Every day this week, we will be featuring portions of an interview that FMC’s Kristin Thomson conducted with Peter DiCola and Kembrew McLeod, co-authors of the recently-released book Creative License: The Law and Culture of Digital Sampling (Duke University Press). Peter and Kembrew spent over five years pulling together the materials for this book, which details the development of the sample license clearance process through the eyes of musicians, rightsholders, attorneys, clearance experts and historians.
Interview: Part 3
Kristin: As you conducted the interviews and did the research, what most surprised you about the topic, either as expressed by the folks that you interviewed or through the research around the economic and legal framework?
Kembrew: I wouldn’t necessarily use the word “surprise,” but one thing that I did notice, which I wasn’t expecting, was the number of hip-hop artists who sample who were very upfront about the fact that they understand that the original artists want to get paid or that they want to control the context in which that song got sampled, re-worked. There was a great amount of empathy on the part of the artists who sample for the people who don’t necessarily like sampling.
Peter: I think the thing that surprised me most is that when you talk to the people who were getting sampled – the samplees – they often emphasized control rather than money. Some were most upset about not getting credit. The reason they would deny permission for samples would often be more along the lines of, ‘I don’t agree with the sampler’s politics,’ or ‘I don’t like the message it sends to children in this new song,’ or just, ‘I want to have control over my work.’ It wasn’t so much, ‘This new song sampled me, someone made money, and I didn’t get paid.’ Of course part of what creators and copyright owners want is money, perhaps a large part. But it was interesting to me that it was such a complicated mindset, with aspects of artistic control being so central.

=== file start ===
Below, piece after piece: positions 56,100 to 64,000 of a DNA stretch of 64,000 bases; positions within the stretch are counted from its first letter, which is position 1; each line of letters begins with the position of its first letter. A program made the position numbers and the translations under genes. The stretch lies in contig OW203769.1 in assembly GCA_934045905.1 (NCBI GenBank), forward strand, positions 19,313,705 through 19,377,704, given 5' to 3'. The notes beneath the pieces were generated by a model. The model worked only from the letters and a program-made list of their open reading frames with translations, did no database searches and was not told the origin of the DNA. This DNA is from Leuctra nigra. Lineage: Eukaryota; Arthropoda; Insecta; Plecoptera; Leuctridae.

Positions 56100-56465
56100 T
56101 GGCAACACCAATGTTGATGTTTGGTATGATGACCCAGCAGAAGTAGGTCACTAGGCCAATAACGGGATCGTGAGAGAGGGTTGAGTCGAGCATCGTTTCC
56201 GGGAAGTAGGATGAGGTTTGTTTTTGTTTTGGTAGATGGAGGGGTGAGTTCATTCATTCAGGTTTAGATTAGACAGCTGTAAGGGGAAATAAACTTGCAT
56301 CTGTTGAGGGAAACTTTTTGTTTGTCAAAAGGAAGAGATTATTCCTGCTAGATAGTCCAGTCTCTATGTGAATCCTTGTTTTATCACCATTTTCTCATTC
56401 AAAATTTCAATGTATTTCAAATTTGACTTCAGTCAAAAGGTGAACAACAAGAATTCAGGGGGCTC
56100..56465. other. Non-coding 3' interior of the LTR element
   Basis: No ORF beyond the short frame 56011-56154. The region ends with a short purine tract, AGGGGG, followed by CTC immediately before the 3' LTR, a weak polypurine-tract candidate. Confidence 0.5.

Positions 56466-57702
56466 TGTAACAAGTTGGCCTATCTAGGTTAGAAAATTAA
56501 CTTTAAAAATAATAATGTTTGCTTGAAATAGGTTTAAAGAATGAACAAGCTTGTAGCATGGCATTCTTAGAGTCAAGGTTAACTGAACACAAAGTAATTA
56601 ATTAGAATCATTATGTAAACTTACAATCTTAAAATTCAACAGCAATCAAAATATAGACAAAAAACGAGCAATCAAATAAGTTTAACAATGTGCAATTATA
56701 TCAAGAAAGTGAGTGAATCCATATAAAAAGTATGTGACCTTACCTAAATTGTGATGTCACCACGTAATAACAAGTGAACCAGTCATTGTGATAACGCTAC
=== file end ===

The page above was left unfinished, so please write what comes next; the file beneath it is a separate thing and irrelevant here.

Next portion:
Tomorrow: Part 4
To support the book’s release, Peter and Kembrew are doing a number of public events and readings, including:
Tuesday, April 26: Peter DiCola and Kembrew McLeod at Prairie Lights Bookstore in Iowa City, IA